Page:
Our Resources

<< Back to all articles

The ecological impact of war in Africa

Today’s declining number of large mammals around the world has been explained by many factors, including low reproductive rates, habitat destruction, and overhunting. However, uncertainties about the effects of armed conflict has complicated conservation planning and priority-setting efforts.

In the past 70 years, humans have waged war continuously in the world’s most biodiverse regions. Between 1950 and 2000, more than 80 percent of wars were fought in biodiversity hotspots.

Individual case studies have revealed that conflicts can have either positive or negative impacts on local wildlife. An example for a positive impact will be the ‘bush war’ in Zimbabwe, the war made savanna habitats too dangerous even for poachers, allowing a decade-long increase in wildlife abundance, while a bad impact will be elephants killed by soldiers who trade ivory for weapons.However, the direction and magnitude of the net effect of conflict over large spatiotemporal scales have not previously been quantified.

Josh Daskin and Robert Pringle, researchers from Princeton University, recently argued that conflict frequency predicts the occurrence and severity of population decline among large wild herbivores in protected areas in Africa. From 1946 to 2010, conflicts occurred in 71 percent of Africa’s protected areas, and conflict frequency was the single most important predictor of wildlife population trends among those variables analyzed.

Moreover, Daskin and Pringle found that the frequency of declining populations increased sharply with the frequency of conflict. In other words, large wild herbivore populations declined more often when conflict was recurrent. And, while the average population trajectory in peaceful parks remained almost exactly at the level of replacement, as little as one conflict every 2–5 decades pushed the average population trajectory in these war zones below replacement.

The good news: although all large wild herbivore populations declined in protected areas beset by frequent conflict, there were relatively few absolute extinction.

Jaguar · This is My Earth TiME

Gorongosa, the park in Mozambique that originally inspired the study, exemplifies the thrust of the findings. From 1977 to 1992, government soldiers, anti-government militias, and refugees alternately fought in or fled through the park. For years after the war residents kept on hunting wildlife. By the early 2000s, the elephant population had crashed by more than 75 percent, while successive aerial counts found that buffalo, hippo, wildebeest and zebra numbers were hovering in the single or double digits.

Yet none of these animal populations disappeared completely. Since 2004, wildlife in Gorongosa have rebounded to 80 percent of their total pre-war abundance. Park staff, the Mozambican government and the nonprofit Gorongosa Restoration Project have worked with neighboring communities to nurture the remnant animal populations by suppressing illegal hunting and creating educational and employment opportunities for villagers within the park.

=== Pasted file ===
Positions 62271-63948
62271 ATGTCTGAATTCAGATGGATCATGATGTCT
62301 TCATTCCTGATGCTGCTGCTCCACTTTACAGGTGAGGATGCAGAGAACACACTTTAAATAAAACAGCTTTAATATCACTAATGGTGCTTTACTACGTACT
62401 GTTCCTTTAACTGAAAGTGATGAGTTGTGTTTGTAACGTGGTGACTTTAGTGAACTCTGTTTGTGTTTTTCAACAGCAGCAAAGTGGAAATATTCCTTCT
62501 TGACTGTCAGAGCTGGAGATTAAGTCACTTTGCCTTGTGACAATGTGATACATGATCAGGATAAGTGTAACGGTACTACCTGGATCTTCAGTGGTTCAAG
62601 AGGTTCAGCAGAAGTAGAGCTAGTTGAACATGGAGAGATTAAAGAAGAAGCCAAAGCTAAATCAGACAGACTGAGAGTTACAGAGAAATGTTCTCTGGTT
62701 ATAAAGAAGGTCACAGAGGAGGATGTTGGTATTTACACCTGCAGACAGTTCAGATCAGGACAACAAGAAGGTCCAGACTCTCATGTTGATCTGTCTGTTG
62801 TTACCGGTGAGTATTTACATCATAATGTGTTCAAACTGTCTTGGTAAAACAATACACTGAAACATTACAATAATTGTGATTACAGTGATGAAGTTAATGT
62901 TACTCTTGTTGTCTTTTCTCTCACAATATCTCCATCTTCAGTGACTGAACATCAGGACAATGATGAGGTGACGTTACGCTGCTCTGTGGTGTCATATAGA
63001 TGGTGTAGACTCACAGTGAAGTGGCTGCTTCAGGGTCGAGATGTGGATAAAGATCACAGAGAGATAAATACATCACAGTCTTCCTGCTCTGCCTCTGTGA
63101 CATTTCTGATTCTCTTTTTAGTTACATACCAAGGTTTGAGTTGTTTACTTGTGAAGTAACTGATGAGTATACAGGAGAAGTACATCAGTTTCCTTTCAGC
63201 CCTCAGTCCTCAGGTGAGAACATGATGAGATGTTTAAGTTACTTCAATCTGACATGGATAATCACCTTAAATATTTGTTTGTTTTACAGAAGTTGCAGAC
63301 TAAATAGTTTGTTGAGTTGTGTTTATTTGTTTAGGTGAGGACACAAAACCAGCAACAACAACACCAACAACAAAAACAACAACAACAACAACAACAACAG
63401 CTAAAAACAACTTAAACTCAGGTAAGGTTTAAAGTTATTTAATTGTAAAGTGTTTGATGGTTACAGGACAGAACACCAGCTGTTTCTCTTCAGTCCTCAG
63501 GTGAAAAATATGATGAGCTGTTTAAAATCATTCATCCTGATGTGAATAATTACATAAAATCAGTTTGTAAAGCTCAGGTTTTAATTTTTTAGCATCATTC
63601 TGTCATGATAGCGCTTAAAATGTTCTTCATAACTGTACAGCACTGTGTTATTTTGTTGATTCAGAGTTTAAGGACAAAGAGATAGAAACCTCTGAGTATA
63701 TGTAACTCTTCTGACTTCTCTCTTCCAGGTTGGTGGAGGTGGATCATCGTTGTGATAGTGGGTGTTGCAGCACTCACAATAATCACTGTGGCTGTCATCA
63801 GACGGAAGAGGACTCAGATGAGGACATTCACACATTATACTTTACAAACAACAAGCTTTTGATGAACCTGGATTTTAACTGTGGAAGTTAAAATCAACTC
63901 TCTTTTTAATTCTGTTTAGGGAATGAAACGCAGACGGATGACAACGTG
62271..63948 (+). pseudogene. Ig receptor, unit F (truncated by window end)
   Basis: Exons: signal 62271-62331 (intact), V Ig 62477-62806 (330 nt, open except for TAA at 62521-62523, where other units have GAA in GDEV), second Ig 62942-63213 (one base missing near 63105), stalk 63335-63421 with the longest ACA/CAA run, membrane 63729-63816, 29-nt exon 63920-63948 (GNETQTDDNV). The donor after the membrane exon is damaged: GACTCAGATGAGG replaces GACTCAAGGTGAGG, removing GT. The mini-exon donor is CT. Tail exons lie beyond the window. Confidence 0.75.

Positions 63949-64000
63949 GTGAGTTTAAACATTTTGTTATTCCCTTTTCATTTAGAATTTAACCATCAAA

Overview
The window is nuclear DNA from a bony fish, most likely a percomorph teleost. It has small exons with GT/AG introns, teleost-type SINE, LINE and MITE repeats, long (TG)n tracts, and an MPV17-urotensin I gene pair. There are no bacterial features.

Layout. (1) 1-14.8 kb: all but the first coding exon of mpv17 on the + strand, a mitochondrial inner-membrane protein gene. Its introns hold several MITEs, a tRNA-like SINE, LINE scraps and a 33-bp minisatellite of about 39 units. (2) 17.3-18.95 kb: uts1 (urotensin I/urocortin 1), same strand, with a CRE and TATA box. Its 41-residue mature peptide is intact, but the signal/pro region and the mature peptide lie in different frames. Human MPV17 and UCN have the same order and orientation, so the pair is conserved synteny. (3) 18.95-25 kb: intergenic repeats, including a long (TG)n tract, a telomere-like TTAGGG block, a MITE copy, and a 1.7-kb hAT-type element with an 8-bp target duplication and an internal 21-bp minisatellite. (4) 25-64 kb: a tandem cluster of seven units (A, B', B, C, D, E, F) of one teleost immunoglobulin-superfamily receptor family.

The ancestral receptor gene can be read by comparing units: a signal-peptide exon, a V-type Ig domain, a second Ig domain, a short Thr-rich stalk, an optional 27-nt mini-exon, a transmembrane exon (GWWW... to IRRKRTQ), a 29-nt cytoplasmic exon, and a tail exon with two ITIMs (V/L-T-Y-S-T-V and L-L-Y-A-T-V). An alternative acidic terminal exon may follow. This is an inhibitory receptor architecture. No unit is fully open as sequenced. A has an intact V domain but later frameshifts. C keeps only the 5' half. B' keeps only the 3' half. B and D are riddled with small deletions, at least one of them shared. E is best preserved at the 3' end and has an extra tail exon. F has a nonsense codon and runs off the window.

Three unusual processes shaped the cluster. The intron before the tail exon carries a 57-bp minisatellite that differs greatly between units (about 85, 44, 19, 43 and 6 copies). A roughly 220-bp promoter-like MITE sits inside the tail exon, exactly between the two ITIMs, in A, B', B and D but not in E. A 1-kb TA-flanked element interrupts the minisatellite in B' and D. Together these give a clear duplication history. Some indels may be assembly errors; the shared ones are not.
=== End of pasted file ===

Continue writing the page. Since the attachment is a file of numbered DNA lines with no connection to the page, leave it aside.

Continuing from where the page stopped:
Thus, there is potential to restore wildlife populations in post-conflict biodiversity hotspots.

Inspired Lion - This is My Earth

YOU MAY ALSO LIKE

TiME ∙ Feb 10

3 min read

Scientists map 80% of unknown species

New map shows where the 80% of species we don’t know about may be hiding in the very interesting study "Shortfalls and opportunities in terrestrial vertebrate species".

TiME ∙ Dec 30

9 min read

TiME’s Newsletters

Here you will find links to the 50+ newsletters we have published in recent years. Don’t miss the opportunity, if you haven’t already, to register and receive our emails with our latest updates, news and campaigns in our action of nature protection, education and solidarity. 2021 December 2021 – Let’s go viral September 2021 – Nature based…

TiME ∙ May 22

7 min read

𝗕𝘂𝗶𝗹𝗱𝗶𝗻𝗴 𝗮 𝗦𝗵𝗮𝗿𝗲𝗱 𝗙𝘂𝘁𝘂𝗿𝗲 𝗙𝗼𝗿 𝗔𝗹𝗹 𝗟𝗶𝗳𝗲: This is our TiME List of protected animals

Since This is My Earth started saving lands in danger in 2016, the list of species and animals that have since been protected has not stopped growing. The international motto chosen for Biodiversity Day 2022 is𝗕𝘂𝗶𝗹𝗱𝗶𝗻𝗴 𝗮 𝗦𝗵𝗮𝗿𝗲𝗱 𝗙𝗼𝗿 𝗔𝗹𝗹 𝗟𝗶𝗳𝗲, and its objective is to promote the idea that we are all part of…

TiME ∙ Apr 18

7 min read

Join EARTH DAY global campaign to #InvestInOurPlanet – Download our Action Toolkit!

This is My Earth joins #InvestInOurPlanet campaign on the occasion of the Earth Day 2022 with a video and materials created by our network of volunteers.

TiME ∙ Mar 16

4 min read

Some highlights from the IPCC Climate Report

The Working Group from the Intergovernmental Panel on Climate Change (IPCC) from the United Nations invited TiME · This Is My Earth as a guest organization at the press conference where the 6TH ASSESSMENT REPORT – Impacts, Adaptation and Vulnerability was presented. On 27 February 2022, this international Working Group from the United Nations finalized…

Keep up with our news and events

Get news and updates in your inbox

Subscribe to  and get our latest conservation news, project
updates, articles and more in your inbox once a month.

This field is for validation purposes and should be left unchanged.